Earlean Collins

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Earlean Collins

b. September 4, 1937

Cook County, Cook County Commissioner (1998-2014)
Illinois General Assembly, State Senator (1976-1998)

Earlean Collins began her political career during a time when Chicago saw the emergence of many influential African-American politicians that included Cardiss Collins (no relation), Emil Jones, Danny Davis, and Harold Washington. In 1976, Collins became the first African-American woman elected to the Illinois State Senate after defeating Raymond Welsh, who was under indictment and an ally to then-Chicago Mayor Richard J. Daley. Collins's victory at the polls was credited to a growing independent movement on Chicago's West Side, which would come to elect Danny Davis to the Chicago City Council. Her former marriage to Illinois House Representative Otis Collins, who Davis considered a "political godfather," may have also helped Earlean.

In Springfield, Collins allied herself with an independent bloc of Democrats known as the "Crazy Eight," which held sway over the senate since the Democrats could not reach a majority without securing the group's votes. Confrontations between the Crazy Eight and senate Democrats erupted during the 1977 election of senate president. Democrats wanted to elect Sen. Tom Hynes to the top spot but the Crazy Eight threw their support around Sen. Terry Bruce. The senate black caucus, however, supported Sen. Harold Washington. The Democrats compromised with the black caucus and named Sen. Kenneth Hall as assistant majority leader and Sen. Richard Newhouse as chairman of the Legislative Committee on Public Assistance. Washington was promised to be vice chairman of the Judiciary Committee and Collins vice chair of the Labor Committee.

Over the years, Collins's independence but her at odds with other state Democrats. The party unsuccessfully attempted to oust Collins from her seat in 1979. Collins blamed the move on then-Chicago Mayor Jane Bryne but state senate leaders said it was due to Collins's unwillingness to cooperate with the party. After the incident, Collins began endorsing party candidates against some of her West Side allies.

Collins exercised her political influence during the 1990s by seeking a more distinguished role in state government. Collins made a move for senate minority leader when the state GOP took control of the senate in 1992. She eventually backed down to her chief rival, Emil Jones, and became one of his assistant minority leaders. Two years later, Collins ran for state comptroller. She narrowly defeated then-Kane County Coroner Mary Lou Kearns in the Democratic primary thanks partly to the support of Bobby Rush, who was then the deputy chairman of the Illinois Democratic Party. Collins however suffered a defeat in the general election.

Collins refocused her sights on Cook County during an unexpected game of moving chairs when Illinois U.S. Congresswoman Cardiss Collins (again, no relation) announced she would retire in 1996. The announcement ignited a scramble for a successor in which Earlean's name was briefly floated around. The seat eventually went to Danny Davis, who was at the time a Cook County commissioner of the 1st District.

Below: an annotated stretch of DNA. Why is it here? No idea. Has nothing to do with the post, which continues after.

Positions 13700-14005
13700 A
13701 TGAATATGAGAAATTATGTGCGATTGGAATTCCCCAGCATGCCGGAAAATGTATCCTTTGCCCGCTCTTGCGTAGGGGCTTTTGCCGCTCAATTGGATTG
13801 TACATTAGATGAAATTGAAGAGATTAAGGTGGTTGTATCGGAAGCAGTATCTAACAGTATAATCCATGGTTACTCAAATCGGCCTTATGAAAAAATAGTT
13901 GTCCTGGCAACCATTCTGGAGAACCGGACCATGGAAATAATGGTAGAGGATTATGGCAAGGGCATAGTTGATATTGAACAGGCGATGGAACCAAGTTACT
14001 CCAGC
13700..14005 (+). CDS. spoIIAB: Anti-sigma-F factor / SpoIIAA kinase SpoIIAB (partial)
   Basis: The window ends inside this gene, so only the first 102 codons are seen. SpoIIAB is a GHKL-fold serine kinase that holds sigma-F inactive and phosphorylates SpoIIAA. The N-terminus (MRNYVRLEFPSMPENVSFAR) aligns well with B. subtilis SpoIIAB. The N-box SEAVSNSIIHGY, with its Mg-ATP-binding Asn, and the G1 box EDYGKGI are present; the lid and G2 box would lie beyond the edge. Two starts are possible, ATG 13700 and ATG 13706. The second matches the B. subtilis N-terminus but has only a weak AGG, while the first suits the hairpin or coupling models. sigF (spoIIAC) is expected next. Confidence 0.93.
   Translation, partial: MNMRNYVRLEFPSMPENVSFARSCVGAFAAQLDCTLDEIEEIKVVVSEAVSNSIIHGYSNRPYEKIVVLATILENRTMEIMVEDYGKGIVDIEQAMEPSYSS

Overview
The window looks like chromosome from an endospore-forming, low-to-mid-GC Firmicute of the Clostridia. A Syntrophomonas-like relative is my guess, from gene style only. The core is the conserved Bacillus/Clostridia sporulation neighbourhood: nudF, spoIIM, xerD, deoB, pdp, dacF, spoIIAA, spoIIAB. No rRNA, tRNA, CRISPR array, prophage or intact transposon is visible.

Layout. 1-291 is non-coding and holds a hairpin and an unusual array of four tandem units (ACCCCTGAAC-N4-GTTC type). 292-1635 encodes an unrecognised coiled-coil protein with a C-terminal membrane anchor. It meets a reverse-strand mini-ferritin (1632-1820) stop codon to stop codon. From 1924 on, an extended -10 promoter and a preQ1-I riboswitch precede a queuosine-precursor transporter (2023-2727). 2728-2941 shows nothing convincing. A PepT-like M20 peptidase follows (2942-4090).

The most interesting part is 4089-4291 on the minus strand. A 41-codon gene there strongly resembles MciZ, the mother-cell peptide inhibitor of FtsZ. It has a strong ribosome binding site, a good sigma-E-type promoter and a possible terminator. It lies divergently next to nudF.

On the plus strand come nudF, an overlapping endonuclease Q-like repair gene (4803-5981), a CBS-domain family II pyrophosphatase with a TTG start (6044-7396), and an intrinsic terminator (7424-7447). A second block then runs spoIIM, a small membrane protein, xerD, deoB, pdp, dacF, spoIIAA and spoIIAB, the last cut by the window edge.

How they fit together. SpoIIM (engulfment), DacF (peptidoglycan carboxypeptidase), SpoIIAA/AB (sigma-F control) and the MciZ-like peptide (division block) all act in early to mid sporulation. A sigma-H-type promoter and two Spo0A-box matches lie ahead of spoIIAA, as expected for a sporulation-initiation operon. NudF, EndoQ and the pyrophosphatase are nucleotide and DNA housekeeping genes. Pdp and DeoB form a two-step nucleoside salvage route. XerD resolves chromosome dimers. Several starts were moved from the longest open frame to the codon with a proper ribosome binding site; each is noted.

Davis quickly endorsed Earlean to replace him on the county board but other West Side politicians had someone else in mind—Darlena Williams-Burnett, wife of Chicago Alderman Walter Burnett. Williams-Burnett won the appointment to the seat thanks partly to the backing of then-Cook County Recorder of Deeds Jesse White. But Collins won the Democratic primary against Williams-Burnett and went on to win in the general election with 80 percent of the votes. She wasn't the only fresh face on the Cook County Board either. Commissioners Mike Quigley and Gregg Goslin were also elected that year.

Once elected, Collins proved to be the crucial swing vote and outspoken critic of the Stroger family. In 2003, Collins gave the decisive vote in shooting down then-Cook County President John Stroger's proposed budget that called for tax hikes. It was the first time in 30 years that the board successfully voted down a president's budget. She allied herself with Commissioners Quigley, Forrest Claypool, Larry Suffredin and all five Republicans in exchange for a series of budget reforms that would have shifted power away from the president and to the board.

Collins's vote would continue to be just as vital in other matters, including the appointment of Commissioner Bobbie Steele to interim president after the resignation of John Stroger in 2006. Ironically, Collins was also considered a likely candidate for the position.

Collins is married to John Grant, a retired U.S. postal service employee, and has one son. She retired her seat in 2014, creating an open seat race to succeed her. After a raucous West Side competition, Richard Boykin succeed her.

Employment and Electoral History

Before she became elected to the Illinois State Senate in 1976, Collins worked for the Department of Children and Family Services.


  • University of Chicago, B.A., Sociology, Childhood Development
  • Crane Junior College, Real Estate, Liberal Arts

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